Tuesday 28 July 2009

Electricity Report: Who Paid the $4.3b?

The slides from my talk at the Institute for the Study of Competition and Regulation (ISCR) on the Wolak report into the electricity industry are now posted on ISCR’s website.
This is the study that produced newspaper reports like the following:

Power companies face public outrage after a Commerce Commission report said they had overcharged customers $4.3 billion.

I will blog a bit over the next few days on why I think the $4.3b is heavily overstated, but first it would be useful to correct a misunderstanding in the way that the study has been reported in the press.

In New Zealand, wholesale electricity prices are determined every 30 minutes in an auction market in which electricity generators submit offers for how much electricity they would be willing to supply at different prices at different injection points on the national grid, while buyers submit bids to buy electricity at the exit points on the grid. The computer-based market maker then sets the prices to equate supply and demand taking into account energy loss along the transmission network. In principle, generators can submit offer curves that are higher than their true willingness to supply (essentially pretend to be willing to supply less than they actually would like to) in order to push up the price. In the retail market, electricity retailers buy electricity from this wholesale market to sell to final consumers, usually at a price that is fixed for 12 months or more.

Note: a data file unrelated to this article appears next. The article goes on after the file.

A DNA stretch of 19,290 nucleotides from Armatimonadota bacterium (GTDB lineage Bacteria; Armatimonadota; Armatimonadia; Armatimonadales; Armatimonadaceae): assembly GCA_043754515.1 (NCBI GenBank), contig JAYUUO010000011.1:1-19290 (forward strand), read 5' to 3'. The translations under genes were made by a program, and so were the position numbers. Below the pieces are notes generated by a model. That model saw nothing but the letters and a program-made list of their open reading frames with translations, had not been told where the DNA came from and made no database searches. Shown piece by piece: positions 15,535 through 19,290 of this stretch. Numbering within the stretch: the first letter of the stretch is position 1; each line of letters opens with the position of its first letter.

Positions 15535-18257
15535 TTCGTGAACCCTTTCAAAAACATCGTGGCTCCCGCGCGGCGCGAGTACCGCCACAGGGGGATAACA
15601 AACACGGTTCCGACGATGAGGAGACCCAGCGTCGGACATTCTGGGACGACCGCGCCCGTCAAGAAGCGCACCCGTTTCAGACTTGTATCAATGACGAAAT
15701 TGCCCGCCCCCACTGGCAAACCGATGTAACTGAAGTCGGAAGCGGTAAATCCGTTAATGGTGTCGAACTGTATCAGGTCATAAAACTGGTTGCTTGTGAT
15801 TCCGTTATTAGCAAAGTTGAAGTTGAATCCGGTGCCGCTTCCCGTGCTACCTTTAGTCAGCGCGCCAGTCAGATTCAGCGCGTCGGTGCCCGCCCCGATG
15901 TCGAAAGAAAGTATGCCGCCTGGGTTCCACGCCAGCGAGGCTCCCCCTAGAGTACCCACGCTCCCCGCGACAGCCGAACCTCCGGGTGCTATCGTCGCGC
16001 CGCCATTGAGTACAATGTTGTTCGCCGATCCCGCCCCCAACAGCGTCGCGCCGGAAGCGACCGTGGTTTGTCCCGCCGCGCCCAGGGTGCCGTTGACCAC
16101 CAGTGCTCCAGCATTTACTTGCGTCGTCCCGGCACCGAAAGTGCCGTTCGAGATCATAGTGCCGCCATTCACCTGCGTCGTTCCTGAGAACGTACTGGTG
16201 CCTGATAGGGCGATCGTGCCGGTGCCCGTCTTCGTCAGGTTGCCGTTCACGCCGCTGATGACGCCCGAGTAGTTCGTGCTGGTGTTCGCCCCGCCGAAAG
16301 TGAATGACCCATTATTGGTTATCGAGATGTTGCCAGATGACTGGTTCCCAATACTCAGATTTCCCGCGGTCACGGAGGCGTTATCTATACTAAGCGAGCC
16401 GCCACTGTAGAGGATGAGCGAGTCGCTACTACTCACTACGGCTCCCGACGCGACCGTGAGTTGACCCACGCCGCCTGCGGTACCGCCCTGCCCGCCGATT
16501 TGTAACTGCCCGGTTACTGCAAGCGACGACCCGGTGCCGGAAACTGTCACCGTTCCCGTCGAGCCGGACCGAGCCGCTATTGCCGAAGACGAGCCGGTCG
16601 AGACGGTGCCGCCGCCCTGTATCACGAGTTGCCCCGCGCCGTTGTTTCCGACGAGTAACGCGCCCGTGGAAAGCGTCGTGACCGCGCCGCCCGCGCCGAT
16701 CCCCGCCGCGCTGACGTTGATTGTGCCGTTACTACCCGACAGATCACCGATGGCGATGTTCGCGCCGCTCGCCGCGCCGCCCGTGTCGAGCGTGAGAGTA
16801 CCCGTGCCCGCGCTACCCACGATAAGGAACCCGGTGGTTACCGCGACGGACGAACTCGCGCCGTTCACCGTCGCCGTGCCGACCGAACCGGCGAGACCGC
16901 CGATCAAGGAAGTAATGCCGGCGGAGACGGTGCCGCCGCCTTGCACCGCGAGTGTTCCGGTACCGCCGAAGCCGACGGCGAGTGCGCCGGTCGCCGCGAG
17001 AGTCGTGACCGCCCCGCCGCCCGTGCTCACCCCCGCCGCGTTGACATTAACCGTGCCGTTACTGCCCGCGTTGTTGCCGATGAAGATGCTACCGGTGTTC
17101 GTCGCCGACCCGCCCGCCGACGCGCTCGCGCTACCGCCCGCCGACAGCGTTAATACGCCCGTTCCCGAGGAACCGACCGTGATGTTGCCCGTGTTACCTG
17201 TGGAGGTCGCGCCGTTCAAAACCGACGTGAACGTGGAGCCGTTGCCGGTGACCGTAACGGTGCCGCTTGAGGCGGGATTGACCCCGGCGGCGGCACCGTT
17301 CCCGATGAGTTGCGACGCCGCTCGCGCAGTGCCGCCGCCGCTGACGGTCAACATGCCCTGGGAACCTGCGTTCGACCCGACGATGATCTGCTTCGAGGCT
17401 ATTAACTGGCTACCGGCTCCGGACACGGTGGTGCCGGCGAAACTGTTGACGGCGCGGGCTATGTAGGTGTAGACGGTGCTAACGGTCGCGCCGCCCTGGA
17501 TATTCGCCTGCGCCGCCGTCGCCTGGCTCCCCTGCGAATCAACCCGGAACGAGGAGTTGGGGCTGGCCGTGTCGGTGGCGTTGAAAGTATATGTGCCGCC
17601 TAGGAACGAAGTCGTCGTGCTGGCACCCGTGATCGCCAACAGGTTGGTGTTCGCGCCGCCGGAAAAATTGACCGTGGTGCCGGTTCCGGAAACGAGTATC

The Wolak study looks at the wholesale market, not the retail market. The $4.3b is an estimate of how much electricity generators have overcharged wholesale buyers. But who are those buyers. A small percentage are large industrial final users who purchase directly from the wholesale market at spot prices. But the overwhelming majority of purchases are by retail companies, who are mostly also the big generators. That is, the unfortunate purchasers that Wolak estimates have been overcharged $4.3b by the four large generator companies—Meridian, Genesis, Mighty River Power, and Contact—are, in fact, none other than Meridian, Genesis, Mighty River Power, and Contact!

A full study of the retail industry might reveal that there is pass through from wholesale overcharging to retail prices, but such a study has not been conducted, and it is by no means clear theoretically that such pass through would be profit maximising behaviour in a vertically integrated industry.


  1. I'm reading your slides on ISCR. It looks like it would have been a great presentation. Without the content of the discussion, your slides provide a brief, skimpy, but tantalising look into your argument. Are you writing it up or putting out a discussion paper or something?


  2. James,

    I am hoping to put out a working paper with a detailed critque on the Wolak report. Given other commitments, however, it might be a few months away.

  3. No worries, I look forward to it :)

    James Hogan

    ps(You're not from the Westend Tiddlesworth side of the Hogan family are you? I think I shall call you James II ... ;) )